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Stanford's Top Engineer From Chips to Abcs

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Stanford Dean of Engineering James Plummer

"I don't know of a nanotechnology replacement for CMOS," says James Plummer, dean of Stanford University's School of Engineering.

Credit: Stanford University

James Plummer, dean of Stanford University's school of engineering, envisions an expansion of the electronics industry's purview from information technology (IT) to energy and biotechnology. Plummer forecasts that Silicon Valley will become a nexus of such an expansion over the next 10 or 20 years, and predicts "almost unlimited opportunities" for IT, biotech, and energy.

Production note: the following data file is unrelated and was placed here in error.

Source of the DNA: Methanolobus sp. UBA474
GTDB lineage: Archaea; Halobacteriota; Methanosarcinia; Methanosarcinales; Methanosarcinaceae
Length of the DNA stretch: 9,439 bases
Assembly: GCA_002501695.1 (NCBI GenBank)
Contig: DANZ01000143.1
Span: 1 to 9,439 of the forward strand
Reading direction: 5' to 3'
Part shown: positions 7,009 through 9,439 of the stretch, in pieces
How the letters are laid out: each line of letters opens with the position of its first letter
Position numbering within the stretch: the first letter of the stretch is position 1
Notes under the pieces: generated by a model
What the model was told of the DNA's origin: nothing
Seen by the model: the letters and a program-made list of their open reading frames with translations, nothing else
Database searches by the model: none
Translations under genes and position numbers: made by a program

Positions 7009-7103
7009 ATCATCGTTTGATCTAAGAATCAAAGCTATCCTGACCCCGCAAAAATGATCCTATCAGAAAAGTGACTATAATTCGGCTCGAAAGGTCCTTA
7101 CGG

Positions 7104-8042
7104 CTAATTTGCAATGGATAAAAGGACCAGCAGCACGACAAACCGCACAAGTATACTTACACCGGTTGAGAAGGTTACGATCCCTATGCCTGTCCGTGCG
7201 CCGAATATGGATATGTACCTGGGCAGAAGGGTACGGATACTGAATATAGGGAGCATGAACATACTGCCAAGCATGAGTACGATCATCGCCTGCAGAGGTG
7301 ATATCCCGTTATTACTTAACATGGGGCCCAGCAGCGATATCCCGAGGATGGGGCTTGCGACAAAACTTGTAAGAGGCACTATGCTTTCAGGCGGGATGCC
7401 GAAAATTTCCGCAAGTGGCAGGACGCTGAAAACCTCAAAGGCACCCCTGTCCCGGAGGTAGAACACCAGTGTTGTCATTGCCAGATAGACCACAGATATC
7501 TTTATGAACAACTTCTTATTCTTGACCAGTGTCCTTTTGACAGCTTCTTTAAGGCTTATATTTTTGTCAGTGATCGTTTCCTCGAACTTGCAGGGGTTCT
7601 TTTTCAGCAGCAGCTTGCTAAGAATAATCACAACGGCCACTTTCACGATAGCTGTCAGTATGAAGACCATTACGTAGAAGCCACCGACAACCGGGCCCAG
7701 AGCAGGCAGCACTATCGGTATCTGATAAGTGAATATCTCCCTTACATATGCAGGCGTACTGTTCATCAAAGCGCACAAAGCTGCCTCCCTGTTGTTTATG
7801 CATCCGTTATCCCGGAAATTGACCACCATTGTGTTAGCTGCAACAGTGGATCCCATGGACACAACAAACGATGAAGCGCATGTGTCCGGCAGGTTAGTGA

Plummer also sees a shift in students' perception of career opportunities, in that they are less concerned with making money and more interested in making a difference. Consequently, their focus has shifted to engineering to concentrate on developing alternative energy and biotech solutions.

Plummer stresses that educators have to prepare students for a multicompany, multidisciplinary career by cultivating both technical expertise as well as softer skills, such as creativity, innovation, and entrepreneurship. "Most of the interesting research proposals people are working on are multidisciplinary problems involving materials and computing and non-engineering expertise," he says. "Getting teams to work together effectively is the only way to tackle these problems."

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